For Immediate Release
Mar 2, 2018
Federal ministers fail to recommend emergency order by conservation groups’ March 1 deadline.
VANCOUVER – Conservation groups are calling for “urgent, enforceable action” to protect endangered Southern Resident killer whales after federal ministers failed to recommend emergency protections by a March 1 deadline.
“We’ve been informed that Minister of Fisheries and Oceans Dominic LeBlanc and Minister of Environment and Climate Change Catherine McKenna are not prepared to make a decision about a recommendation at this time, but that their departments are considering measures to address the threats to the whales,” Ecojustice lawyer Dyna Tuytel said. “We look forward to learning more about potential measures, but we maintain that an emergency order is the appropriate tool for the ministers to use to protect the Southern Residents. We will continue to communicate this to the ministers.”
Ecojustice sent a petition to the ministers on Jan. 30, on behalf of David Suzuki Foundation, Georgia Strait Alliance, Natural Resources Defense Council (NRDC), Raincoast Conservation Foundation and World Wildlife Fund Canada.
In the petition, the groups called on the ministers to recommend an emergency order under the Species at Risk Act (SARA) to protect the Southern Resident killer whales, and set a 30-day timeline for the ministers to respond.
That period closed on Thursday.
“Our groups requested that the ministers indicate within 30 days whether they would recommend an emergency order to reduce threats to Southern Resident killer whales,” Raincoast Conservation Foundation Wild Salmon Program Director Misty MacDuffee said. “That deadline came and went yesterday, leaving us — and the whales — still waiting for signs the federal government is serious about protection under the Species at Risk Act.”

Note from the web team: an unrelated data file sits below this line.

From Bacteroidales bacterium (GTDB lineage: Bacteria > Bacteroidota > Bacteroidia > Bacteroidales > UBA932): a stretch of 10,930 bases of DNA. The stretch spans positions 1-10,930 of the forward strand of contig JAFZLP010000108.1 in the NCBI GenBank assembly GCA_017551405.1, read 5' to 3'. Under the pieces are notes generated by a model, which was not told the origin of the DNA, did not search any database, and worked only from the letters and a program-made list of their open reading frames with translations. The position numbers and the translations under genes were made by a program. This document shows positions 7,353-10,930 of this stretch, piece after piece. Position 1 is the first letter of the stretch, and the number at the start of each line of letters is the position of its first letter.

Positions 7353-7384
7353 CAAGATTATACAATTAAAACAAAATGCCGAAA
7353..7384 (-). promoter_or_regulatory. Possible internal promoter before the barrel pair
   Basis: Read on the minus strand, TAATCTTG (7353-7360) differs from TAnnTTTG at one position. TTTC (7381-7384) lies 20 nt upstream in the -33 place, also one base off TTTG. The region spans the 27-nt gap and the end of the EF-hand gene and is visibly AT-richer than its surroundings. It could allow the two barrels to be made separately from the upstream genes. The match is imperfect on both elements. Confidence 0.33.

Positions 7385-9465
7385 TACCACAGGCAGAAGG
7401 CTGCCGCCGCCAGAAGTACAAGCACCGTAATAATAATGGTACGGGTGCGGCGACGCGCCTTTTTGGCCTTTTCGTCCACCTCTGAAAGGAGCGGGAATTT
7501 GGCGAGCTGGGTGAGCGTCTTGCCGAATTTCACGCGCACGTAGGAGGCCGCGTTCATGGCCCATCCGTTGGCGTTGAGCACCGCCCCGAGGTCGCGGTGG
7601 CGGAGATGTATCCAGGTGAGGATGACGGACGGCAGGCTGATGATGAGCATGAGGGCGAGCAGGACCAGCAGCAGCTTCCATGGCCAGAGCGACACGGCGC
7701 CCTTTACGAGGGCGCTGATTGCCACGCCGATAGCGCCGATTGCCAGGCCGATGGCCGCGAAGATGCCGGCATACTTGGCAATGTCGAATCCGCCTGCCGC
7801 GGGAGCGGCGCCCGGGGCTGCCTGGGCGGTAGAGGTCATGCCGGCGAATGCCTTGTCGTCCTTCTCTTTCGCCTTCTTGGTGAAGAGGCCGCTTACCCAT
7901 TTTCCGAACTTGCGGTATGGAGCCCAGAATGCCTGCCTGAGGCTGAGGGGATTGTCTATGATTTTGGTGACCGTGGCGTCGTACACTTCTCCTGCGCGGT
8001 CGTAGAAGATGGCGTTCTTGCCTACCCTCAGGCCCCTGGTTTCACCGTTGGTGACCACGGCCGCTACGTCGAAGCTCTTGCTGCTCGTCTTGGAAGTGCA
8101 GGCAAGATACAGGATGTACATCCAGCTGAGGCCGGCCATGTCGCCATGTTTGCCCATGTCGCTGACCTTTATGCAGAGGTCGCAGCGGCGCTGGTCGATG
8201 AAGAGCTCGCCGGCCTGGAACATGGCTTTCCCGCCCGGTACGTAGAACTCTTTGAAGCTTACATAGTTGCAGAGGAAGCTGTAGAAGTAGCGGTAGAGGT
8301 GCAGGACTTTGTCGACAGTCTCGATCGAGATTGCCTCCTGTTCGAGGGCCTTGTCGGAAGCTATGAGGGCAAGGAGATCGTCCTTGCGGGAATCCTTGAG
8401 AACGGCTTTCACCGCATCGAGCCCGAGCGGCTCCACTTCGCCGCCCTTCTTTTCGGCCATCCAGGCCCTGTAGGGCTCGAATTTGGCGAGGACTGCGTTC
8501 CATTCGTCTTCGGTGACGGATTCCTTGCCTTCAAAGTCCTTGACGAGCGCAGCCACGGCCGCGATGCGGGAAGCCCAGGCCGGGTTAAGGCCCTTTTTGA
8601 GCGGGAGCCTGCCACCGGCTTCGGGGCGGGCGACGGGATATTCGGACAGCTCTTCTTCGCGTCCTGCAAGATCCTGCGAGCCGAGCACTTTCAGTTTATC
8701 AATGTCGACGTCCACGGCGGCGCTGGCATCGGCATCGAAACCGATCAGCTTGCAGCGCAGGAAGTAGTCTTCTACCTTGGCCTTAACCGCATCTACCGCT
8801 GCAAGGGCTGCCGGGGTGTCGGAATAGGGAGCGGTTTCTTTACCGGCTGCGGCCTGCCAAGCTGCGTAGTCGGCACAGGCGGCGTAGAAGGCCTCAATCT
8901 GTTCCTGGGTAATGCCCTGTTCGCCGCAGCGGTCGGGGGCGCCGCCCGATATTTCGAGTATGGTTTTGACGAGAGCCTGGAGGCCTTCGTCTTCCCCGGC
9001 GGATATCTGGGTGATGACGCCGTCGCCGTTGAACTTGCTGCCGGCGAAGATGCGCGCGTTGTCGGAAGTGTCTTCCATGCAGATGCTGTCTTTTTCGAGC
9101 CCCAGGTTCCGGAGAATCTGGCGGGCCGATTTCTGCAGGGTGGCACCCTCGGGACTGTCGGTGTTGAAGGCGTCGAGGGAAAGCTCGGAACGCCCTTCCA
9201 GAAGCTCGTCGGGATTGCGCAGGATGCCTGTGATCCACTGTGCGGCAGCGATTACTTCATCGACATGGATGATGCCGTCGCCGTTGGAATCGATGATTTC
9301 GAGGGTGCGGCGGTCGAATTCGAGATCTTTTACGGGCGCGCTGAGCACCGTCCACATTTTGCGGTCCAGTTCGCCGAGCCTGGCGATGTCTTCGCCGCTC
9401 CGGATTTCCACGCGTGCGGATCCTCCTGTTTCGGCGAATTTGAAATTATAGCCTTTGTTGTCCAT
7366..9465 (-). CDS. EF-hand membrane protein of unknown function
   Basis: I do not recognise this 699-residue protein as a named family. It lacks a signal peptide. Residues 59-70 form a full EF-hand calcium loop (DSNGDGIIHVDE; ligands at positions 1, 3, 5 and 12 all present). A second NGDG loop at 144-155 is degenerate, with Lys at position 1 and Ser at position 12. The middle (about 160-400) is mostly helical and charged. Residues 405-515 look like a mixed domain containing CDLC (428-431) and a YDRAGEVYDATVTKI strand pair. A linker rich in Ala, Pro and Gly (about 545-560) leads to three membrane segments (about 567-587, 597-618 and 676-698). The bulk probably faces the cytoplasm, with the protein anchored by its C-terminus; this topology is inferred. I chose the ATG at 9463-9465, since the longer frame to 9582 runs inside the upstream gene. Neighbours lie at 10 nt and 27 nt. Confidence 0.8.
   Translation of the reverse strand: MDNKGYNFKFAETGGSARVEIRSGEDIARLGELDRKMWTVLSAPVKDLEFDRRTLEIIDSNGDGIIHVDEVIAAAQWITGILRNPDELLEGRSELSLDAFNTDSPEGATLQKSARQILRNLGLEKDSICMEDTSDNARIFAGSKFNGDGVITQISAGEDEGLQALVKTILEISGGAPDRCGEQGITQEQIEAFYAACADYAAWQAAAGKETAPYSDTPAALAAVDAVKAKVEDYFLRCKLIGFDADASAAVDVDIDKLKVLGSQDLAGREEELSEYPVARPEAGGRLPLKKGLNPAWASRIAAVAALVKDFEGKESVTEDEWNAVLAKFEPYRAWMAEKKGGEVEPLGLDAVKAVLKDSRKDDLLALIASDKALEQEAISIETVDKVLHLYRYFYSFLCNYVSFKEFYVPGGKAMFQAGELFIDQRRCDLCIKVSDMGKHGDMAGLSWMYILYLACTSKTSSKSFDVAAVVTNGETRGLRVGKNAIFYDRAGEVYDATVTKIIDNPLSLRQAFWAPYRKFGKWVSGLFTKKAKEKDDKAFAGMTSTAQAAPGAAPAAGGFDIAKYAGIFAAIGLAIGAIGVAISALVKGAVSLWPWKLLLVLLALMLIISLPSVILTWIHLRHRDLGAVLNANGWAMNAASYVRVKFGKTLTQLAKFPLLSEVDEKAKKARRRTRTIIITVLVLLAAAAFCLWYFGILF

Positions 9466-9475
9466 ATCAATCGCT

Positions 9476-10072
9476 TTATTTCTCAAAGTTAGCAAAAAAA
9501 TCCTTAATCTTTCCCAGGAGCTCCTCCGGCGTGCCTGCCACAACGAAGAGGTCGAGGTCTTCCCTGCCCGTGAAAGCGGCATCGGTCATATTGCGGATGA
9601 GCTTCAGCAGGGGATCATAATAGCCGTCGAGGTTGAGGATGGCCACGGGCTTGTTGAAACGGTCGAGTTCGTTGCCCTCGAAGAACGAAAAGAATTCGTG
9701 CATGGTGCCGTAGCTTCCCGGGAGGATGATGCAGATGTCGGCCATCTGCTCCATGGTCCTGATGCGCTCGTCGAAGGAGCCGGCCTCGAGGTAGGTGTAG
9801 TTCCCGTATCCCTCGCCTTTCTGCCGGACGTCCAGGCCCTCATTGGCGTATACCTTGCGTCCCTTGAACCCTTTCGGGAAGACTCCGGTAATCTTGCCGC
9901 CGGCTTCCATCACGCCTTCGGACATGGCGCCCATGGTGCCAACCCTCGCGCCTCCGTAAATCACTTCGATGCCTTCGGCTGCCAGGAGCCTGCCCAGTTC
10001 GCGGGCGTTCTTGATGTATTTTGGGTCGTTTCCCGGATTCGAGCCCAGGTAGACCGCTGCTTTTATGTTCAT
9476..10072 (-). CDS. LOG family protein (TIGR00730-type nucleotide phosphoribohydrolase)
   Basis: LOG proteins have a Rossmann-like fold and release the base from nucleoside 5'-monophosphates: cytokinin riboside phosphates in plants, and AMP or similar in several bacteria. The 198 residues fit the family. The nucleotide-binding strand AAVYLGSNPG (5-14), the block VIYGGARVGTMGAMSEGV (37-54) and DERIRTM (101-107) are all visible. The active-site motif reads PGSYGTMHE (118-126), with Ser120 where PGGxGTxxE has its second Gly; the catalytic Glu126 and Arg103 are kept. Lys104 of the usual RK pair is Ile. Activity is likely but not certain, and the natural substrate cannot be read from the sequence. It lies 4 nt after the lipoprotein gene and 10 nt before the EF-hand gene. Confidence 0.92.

Located under Section 80 of SARA, emergency orders empower the government to take a broad range of actions to protect a species and its habitat when they face imminent threats to their survival and recovery.
“The Southern Residents are in a critical situation,” Jeffery Young, Senior Science and Policy Analyst at David Suzuki Foundation said. “Stocks of Chinook salmon, their preferred food source, are dwindling and disturbance from vessels is further impeding their ability to find food. This is exactly the type of urgent situation that an emergency order is designed to address.”
With the fishing season fast approaching, the groups are emphasizing the urgent need to put protections in place as soon as possible. They continue to call for an emergency order that includes establishing priority feeding refuges that restrict fishing and whale watching activities, changes to fisheries management, and implementing speed reductions for commercial traffic, among other measures.
“These orcas can’t wait,” Georgia Strait Alliance Executive Director Christianne Wilhelmson said. “The Southern Resident killer whales cannot survive on half-measures and unfulfilled commitments. We need urgent, enforceable action to address the threats to their immediate and long-term survival.”
“Throughout the Pacific Northwest, few wildlife species are as iconic as the resident killer whales. These whales don’t distinguish between international borders — and neither do threats to their immediate and long-term survival,” Michael Jasny, Director of Marine Mammal Protection at the U.S.-based NRDC said. “That’s why the Canadian government must move to protect the Southern Resident killer whales with an emergency order as soon as possible.”
Megan Leslie, President and CEO of WWF-Canada, added:
“With only 76 Southern Resident killer whales remaining, these orcas are already on the tipping point of extinction. The government cannot afford to stall any longer if it wants to save this iconic population.”
Southern Resident killer whales are a genetically and culturally distinct population of salmon-eating whales that rely on the transboundary waters of the Salish Sea, a region that includes the Juan de Fuca Strait, Georgia Strait and Puget Sound.
Please credit Rachael Merrett/Georgia Strait Alliance
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